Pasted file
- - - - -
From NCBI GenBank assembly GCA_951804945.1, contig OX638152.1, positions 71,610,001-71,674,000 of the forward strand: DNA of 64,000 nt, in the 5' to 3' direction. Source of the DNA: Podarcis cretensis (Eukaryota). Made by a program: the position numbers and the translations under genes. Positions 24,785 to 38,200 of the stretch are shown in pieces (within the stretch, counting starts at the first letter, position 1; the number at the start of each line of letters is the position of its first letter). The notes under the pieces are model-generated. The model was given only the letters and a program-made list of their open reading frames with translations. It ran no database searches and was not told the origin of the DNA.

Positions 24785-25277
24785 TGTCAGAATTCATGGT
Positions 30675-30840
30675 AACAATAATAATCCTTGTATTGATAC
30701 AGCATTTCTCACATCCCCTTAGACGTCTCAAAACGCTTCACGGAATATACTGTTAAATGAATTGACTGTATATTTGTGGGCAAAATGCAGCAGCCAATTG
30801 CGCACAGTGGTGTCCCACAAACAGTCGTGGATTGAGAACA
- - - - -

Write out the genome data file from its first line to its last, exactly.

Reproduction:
From NCBI GenBank assembly GCA_951804945.1, contig OX638152.1, positions 71,610,001-71,674,000 of the forward strand: DNA of 64,000 nt, in the 5' to 3' direction. Source of the DNA: Podarcis cretensis (Eukaryota). Made by a program: the position numbers and the translations under genes. Positions 24,785 to 38,200 of the stretch are shown in pieces (within the stretch, counting starts at the first letter, position 1; the number at the start of each line of letters is the position of its first letter). The notes under the pieces are model-generated. The model was given only the letters and a program-made list of their open reading frames with translations. It ran no database searches and was not told the origin of the DNA.

Positions 24785-25277
24785 TGTCAGAATTCATGGT
Positions 30675-30840
30675 AACAATAATAATCCTTGTATTGATAC
30701 AGCATTTCTCACATCCCCTTAGACGTCTCAAAACGCTTCACGGAATATACTGTTAAATGAATTGACTGTATATTTGTGGGCAAAATGCAGCAGCCAATTG
30801 CGCACAGTGGTGTCCCACAAACAGTCGTGGATTGAGAACA